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Phew, what a stickler

[13 May 2013] The army of people who dislike supermarket placards declaring ‘Five items or less’ above certain checkout lanes (they prefer the standard English ‘Five items or fewer’) have found an ally in Albert Beale, who writes thus to the Guardian on 1 April:

‘When refusing to comply with a supermarket notice about “five items or less”, on the grounds that it was not validly expressed, and being told by a manager that the words I was arguing about meant the same thing, I responded: “So are you one of the less intelligent managers here, or are you one of the few intelligent managers here?”

That’s a great putdown but does it stand up to the scrutiny of other sticklers? Our office grammarian sniffs:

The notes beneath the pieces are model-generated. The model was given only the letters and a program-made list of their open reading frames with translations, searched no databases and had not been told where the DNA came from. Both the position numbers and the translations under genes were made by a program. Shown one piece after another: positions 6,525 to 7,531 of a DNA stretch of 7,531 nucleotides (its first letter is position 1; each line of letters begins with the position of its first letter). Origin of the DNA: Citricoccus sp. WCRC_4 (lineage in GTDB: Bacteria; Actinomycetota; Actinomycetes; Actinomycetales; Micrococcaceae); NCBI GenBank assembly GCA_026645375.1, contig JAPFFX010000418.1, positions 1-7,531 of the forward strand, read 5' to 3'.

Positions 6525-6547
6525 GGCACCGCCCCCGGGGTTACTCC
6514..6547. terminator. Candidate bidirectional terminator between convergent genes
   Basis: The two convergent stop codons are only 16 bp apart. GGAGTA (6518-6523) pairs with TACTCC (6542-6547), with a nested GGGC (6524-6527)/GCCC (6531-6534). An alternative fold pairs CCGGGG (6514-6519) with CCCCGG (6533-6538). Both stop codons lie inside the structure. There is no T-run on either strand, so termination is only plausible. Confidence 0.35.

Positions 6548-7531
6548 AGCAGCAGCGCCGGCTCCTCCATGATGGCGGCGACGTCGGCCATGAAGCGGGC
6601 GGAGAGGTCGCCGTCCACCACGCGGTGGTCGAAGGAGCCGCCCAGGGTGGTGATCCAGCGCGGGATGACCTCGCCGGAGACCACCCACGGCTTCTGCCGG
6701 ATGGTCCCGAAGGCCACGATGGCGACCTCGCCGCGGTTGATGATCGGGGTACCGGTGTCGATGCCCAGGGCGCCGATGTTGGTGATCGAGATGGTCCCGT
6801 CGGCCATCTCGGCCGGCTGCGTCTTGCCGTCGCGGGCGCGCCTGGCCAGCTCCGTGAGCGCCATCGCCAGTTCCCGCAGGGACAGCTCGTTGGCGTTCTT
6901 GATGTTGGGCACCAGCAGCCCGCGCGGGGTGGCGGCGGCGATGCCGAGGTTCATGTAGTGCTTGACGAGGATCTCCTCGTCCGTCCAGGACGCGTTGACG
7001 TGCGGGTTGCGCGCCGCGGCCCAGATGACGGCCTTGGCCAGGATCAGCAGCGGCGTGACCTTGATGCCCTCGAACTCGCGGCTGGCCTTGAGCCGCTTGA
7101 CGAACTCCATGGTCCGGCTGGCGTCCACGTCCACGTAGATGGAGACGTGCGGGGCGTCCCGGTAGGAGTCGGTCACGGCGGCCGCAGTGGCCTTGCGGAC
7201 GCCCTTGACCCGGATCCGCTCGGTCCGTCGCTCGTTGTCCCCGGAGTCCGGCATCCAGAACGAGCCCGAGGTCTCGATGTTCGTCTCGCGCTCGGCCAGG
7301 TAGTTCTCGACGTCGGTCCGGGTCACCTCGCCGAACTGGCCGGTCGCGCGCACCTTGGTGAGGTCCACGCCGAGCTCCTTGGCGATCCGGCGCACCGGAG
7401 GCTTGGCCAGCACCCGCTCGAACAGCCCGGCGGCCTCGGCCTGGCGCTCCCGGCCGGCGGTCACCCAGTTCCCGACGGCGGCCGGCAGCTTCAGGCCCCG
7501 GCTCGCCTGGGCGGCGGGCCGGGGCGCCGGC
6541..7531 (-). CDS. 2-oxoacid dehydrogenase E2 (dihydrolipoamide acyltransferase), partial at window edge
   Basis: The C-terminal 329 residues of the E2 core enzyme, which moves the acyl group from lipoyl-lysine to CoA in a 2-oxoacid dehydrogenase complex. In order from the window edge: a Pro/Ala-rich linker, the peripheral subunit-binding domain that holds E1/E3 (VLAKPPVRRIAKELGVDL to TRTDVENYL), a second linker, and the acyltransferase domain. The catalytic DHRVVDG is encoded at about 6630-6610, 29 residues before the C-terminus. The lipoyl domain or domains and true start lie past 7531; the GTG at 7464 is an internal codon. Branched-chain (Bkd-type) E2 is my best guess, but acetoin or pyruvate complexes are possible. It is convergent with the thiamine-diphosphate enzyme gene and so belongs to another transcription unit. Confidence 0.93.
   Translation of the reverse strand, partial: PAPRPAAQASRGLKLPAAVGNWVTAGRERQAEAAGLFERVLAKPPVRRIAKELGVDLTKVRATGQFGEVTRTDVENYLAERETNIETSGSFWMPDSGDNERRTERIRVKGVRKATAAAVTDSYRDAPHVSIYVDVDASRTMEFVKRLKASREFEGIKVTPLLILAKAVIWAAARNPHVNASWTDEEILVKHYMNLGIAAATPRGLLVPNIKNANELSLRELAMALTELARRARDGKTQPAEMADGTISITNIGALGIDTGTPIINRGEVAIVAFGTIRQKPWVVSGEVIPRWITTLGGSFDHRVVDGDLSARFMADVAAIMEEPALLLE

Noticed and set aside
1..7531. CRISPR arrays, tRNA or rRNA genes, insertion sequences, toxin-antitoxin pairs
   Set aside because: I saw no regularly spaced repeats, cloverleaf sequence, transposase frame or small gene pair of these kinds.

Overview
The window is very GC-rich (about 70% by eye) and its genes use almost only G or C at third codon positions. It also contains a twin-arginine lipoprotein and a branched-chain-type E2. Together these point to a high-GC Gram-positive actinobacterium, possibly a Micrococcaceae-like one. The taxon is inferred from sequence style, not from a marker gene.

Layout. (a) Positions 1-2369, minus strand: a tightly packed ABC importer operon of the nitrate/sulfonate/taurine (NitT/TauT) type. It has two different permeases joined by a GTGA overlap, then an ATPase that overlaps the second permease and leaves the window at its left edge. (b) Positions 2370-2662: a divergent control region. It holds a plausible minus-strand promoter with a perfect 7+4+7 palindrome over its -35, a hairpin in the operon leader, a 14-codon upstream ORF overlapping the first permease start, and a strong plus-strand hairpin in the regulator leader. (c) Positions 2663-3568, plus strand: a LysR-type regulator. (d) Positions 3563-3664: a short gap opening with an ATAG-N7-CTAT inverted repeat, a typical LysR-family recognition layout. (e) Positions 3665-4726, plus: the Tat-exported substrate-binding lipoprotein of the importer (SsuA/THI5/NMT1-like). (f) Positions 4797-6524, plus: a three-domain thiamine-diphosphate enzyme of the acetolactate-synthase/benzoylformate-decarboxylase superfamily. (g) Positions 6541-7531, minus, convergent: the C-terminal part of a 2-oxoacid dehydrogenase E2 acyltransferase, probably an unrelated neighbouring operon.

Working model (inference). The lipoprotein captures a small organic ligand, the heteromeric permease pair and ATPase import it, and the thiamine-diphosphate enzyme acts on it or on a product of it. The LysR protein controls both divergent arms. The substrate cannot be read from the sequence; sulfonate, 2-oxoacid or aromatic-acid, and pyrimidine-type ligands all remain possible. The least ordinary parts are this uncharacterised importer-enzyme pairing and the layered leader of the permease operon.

‘Yes, standard English prefers “less bread, fewer loaves” because it generally requires “less” with a singular and “fewer” with a plural. But Mr Beale is confusing the use of “less” as a comparative in “less intelligent managers” with the use of “few” as a noun in “the few intelligent managers”. There’s no connection between his “less” and “few” and the “less” and “fewer” of the placard.’

Glad we’ve sorted that out.

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